Hayleigh has a Masters in Creative Media Practises and is currently undertaking a Doctorate of Fine Arts in Creative Writing. She’s going to use her expertise to debate where the world of entertainment and disability meet. This month, the X-Men.
#DHguru – join in the debates on Twitter @DHorizons
I have a bit of an odd theory and I need you to stick with me for a little while with this. According to the X-Men movies, a mutant is created through a genetic mutation of the DNA (yes, I know Wolverine was technically created via scientific experiments blah, blah, blah).
My disability is the result of a mutation of the SMN 1 gene, which leads to the muscles atrophying. Basically, what I’m asking is, can I now claim to be a mutant? And does this make me eligible for a place within Xavier’s School for Gifted Youngsters?
Okay, I might be 28 so a bit past the school years, but I still think I could make a killer member of the X-Men! Obviously my unique talent would be a cut throat death stare topped with mind blowing sarcasm. One other major bonus is the fact that founder Professor Xavier is also in a wheelchair, and so the mansion will already be fully accessible!
The cause of my recent musings is the upcoming release of the latest X-Men movie, X-Men: Apocalypse. I can 100% guarantee that I will be booking my popcorn and Slush Puppie for that one! In fact I love the movies so much that I might even have to stretch to a portion of nachos – call me crazy!
It will come as no surprise to some of you that amongst my favourite characters is Storm (who doesn’t want to strike people down with a bolt of lightning when they have PMT?), Cyclops (to be fair, I think this is more James Marsden than the actual character) and Mystique (it’s the bad girl thing again, plus she gets to walk around naked… I’m not saying I would but having the option would be nice, no?).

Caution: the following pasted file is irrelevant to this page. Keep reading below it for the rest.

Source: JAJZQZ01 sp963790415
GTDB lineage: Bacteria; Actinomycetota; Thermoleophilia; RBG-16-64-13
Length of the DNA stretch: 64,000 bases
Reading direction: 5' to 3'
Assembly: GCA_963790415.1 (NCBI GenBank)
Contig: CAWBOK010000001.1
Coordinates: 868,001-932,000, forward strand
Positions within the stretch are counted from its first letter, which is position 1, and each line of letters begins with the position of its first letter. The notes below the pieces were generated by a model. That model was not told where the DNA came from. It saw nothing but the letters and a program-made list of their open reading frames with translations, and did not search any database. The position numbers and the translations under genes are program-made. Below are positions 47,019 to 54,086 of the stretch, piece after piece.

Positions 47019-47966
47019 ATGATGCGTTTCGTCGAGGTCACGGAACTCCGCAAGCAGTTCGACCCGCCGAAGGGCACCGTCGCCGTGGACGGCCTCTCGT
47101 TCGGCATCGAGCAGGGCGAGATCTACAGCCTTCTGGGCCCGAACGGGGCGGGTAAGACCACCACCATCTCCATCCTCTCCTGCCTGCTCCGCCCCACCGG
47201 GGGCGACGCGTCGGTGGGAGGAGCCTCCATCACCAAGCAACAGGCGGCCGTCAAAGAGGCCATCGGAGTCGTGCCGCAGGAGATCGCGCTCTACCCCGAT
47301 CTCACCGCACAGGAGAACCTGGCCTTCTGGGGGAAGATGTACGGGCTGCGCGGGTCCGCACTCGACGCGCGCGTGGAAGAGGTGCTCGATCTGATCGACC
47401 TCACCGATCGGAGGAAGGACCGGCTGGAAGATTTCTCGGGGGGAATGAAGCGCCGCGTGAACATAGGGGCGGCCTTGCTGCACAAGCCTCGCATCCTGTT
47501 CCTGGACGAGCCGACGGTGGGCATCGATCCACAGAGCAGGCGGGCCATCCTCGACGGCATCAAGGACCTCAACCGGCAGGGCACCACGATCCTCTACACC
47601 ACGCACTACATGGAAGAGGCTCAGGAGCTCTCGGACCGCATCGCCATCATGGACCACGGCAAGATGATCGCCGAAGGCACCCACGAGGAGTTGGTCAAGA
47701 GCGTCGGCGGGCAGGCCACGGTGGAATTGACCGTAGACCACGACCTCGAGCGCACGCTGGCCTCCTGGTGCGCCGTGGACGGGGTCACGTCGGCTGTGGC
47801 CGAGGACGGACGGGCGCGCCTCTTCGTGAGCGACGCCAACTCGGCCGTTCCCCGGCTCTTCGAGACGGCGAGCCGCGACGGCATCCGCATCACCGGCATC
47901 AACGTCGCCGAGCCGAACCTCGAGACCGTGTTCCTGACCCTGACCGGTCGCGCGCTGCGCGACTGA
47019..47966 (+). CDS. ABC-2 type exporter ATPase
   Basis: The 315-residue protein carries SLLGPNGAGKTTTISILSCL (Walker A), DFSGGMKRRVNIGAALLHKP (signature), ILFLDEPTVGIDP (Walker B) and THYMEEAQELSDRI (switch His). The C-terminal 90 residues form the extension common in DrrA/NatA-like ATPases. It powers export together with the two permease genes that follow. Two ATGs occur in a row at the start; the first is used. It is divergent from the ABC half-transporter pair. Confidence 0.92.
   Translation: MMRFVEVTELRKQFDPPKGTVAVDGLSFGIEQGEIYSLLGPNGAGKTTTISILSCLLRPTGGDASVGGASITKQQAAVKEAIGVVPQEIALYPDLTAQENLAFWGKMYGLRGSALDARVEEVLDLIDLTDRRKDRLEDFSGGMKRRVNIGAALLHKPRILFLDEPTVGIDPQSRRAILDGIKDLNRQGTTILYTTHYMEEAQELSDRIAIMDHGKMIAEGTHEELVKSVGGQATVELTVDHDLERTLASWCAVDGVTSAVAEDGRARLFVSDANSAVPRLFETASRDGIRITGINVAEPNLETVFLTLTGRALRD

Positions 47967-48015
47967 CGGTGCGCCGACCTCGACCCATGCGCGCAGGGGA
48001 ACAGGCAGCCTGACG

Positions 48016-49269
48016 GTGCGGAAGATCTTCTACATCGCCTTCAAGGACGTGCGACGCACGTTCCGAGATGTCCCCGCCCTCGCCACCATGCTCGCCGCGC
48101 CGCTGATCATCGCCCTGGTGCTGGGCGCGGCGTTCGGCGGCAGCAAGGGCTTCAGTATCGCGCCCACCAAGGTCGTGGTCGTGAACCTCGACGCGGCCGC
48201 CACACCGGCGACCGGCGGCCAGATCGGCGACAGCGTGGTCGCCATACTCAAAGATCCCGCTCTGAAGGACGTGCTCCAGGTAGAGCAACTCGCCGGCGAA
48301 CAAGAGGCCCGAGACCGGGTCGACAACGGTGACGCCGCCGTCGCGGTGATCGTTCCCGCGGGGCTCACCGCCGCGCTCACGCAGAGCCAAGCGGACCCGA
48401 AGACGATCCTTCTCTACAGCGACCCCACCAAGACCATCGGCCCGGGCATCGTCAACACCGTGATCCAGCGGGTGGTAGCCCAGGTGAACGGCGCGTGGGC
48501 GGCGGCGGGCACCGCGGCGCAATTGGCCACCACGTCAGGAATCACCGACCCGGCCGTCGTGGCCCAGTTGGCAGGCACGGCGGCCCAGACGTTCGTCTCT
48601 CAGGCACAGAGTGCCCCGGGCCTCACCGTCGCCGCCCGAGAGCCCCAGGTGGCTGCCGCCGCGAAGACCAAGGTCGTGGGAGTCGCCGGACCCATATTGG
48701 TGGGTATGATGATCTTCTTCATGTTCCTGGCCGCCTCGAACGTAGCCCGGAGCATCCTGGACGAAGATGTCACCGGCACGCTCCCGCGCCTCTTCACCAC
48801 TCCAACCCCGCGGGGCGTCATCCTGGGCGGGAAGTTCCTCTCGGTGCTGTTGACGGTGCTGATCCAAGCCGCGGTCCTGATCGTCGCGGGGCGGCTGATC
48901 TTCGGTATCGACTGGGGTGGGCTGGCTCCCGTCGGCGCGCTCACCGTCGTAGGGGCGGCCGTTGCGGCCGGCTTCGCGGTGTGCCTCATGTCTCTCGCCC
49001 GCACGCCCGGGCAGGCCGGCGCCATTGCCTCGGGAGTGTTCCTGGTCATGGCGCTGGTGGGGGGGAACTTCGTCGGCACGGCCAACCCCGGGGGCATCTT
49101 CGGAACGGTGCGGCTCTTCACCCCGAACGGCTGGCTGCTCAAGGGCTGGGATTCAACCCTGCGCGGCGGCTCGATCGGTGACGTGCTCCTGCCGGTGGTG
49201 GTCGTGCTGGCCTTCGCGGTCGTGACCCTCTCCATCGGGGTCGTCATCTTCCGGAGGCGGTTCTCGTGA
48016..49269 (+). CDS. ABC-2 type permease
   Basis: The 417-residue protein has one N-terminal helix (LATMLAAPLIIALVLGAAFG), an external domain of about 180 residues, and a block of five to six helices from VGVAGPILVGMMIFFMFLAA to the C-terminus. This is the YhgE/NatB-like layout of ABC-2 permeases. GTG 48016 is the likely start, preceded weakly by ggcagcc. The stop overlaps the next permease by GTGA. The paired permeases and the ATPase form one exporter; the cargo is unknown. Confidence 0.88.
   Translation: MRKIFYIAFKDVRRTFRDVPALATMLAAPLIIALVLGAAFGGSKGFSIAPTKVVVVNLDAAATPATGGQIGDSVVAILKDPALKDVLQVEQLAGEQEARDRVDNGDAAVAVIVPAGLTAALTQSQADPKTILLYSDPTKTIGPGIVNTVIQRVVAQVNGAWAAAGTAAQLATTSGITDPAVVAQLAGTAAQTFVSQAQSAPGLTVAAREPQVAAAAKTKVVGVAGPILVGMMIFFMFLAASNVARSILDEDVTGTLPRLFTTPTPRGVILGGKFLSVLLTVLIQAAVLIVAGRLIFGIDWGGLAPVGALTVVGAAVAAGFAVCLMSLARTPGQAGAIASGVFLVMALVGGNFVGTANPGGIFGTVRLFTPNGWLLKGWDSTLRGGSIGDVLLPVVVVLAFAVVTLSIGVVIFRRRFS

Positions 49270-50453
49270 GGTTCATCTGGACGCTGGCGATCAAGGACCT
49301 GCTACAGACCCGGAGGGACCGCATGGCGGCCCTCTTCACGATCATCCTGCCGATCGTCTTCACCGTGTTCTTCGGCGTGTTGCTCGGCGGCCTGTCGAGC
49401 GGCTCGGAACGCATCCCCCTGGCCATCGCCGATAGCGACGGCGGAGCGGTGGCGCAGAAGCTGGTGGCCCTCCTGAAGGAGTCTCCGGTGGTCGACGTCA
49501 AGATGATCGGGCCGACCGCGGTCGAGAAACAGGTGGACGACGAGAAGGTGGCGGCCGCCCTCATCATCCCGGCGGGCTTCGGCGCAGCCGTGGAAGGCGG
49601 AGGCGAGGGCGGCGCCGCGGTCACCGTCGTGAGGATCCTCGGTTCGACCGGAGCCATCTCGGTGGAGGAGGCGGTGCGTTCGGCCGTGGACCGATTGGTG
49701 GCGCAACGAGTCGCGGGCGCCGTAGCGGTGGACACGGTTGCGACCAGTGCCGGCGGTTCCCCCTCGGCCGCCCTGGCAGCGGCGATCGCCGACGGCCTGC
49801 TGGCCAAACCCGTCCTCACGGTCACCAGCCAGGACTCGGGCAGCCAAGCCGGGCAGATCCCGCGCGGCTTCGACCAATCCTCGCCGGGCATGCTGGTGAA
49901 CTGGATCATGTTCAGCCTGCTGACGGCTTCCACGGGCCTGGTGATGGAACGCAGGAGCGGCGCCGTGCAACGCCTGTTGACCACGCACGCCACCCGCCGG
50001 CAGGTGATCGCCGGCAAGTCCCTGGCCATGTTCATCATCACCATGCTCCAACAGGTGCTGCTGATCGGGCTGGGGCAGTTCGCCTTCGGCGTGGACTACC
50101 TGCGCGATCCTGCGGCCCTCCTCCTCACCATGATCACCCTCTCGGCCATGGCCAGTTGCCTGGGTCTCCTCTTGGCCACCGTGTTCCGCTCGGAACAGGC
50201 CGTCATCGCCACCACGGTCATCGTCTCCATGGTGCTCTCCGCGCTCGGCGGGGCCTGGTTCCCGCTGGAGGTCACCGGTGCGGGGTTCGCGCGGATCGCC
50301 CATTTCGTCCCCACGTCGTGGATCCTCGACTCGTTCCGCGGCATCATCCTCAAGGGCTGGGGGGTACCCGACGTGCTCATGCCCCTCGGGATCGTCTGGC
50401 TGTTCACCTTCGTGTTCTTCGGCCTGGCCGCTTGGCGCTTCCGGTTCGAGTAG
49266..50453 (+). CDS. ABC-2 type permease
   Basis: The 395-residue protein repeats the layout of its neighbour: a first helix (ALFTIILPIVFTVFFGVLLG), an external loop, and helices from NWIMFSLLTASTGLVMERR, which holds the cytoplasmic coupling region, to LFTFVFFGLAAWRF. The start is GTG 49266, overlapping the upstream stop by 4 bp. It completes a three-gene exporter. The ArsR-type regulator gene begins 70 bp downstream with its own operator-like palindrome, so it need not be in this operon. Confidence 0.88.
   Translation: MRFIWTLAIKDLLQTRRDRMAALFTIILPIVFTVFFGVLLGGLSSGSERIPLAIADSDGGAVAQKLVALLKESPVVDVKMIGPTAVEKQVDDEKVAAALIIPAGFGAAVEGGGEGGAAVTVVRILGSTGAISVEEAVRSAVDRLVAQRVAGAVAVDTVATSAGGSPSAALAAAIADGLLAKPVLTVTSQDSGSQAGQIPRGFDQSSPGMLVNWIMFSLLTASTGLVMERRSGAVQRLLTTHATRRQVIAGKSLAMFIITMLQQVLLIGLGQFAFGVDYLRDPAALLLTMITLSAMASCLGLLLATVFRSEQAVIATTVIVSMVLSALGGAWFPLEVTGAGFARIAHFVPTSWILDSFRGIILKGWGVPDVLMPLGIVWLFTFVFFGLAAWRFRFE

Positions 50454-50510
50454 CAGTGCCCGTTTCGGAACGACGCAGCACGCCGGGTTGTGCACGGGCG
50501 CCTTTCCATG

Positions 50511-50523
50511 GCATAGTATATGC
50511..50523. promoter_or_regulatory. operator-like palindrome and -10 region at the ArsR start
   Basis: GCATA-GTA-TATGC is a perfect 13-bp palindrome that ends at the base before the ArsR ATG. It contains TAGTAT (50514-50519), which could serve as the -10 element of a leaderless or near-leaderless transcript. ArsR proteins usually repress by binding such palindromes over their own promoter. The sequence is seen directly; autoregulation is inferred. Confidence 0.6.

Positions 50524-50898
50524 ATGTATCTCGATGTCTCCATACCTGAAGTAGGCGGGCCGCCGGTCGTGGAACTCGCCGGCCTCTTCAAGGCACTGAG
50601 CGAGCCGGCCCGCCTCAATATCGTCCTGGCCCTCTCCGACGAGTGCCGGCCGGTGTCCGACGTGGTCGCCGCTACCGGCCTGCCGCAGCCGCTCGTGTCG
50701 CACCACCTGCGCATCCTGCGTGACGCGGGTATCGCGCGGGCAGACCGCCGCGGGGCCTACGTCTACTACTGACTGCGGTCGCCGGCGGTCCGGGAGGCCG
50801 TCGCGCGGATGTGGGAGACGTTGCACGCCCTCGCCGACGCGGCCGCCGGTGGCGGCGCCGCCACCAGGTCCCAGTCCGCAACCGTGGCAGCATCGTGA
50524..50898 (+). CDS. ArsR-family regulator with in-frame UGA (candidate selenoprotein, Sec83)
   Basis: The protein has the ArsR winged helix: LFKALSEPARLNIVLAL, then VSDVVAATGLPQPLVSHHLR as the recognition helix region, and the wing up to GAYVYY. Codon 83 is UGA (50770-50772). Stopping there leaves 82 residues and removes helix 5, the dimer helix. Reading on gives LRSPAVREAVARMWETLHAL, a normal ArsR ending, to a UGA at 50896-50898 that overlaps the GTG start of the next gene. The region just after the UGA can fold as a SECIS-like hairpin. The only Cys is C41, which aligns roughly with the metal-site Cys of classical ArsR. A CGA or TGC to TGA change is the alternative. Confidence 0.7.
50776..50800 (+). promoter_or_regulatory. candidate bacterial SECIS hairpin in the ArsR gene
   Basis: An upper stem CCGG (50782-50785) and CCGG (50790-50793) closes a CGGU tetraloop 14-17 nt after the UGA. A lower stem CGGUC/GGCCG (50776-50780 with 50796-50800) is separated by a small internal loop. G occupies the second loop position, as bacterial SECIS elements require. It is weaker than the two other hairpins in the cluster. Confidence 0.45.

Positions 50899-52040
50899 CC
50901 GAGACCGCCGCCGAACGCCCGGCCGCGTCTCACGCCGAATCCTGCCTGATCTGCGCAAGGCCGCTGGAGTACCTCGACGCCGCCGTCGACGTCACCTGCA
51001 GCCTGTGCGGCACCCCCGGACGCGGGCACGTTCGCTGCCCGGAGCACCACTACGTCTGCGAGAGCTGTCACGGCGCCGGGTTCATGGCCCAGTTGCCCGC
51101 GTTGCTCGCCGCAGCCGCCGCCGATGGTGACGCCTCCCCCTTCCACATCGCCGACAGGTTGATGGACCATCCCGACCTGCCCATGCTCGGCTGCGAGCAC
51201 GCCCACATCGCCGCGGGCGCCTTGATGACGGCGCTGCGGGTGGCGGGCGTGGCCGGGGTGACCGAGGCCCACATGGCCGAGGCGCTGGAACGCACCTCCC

My point is I have decided to redefine my disability. I say it loud and I say it proud – I am a mutant.
When watching the movies, I have often connected the symbolism of mutation to that of having a disability. For example, most of the characters identify with being labelled as ‘freaks’, ‘weirdos’ and ‘unhuman’, and sadly such words are often thrown around and aimed at those who have disabilities.
Being a mutant can encompass both physicality and mental powers, much like disability can affect appearance and social/learning ability. Take, for instance, Hank McCoy, otherwise known as ‘Beast.’ His mutation involves the outer appearance of blue fur covering him head to toe, fangs, cat like features and claws. The outside human world treats his ‘difference’ with contempt and cruelty due to a lack of understanding and an unwillingness to see beyond their own narrow views of normality. I
nstead of asking what the man can offer the world – he excels at Biochemistry and Genetics, teaching both Mathematics and Science – he is defined solely on his Otherness. It is not difficult to see how this could reflect the experiences of many persons with disability. How many of us have been judged on our physical inabilities and patronised just because a part of our anatomy is different to textbook perfect?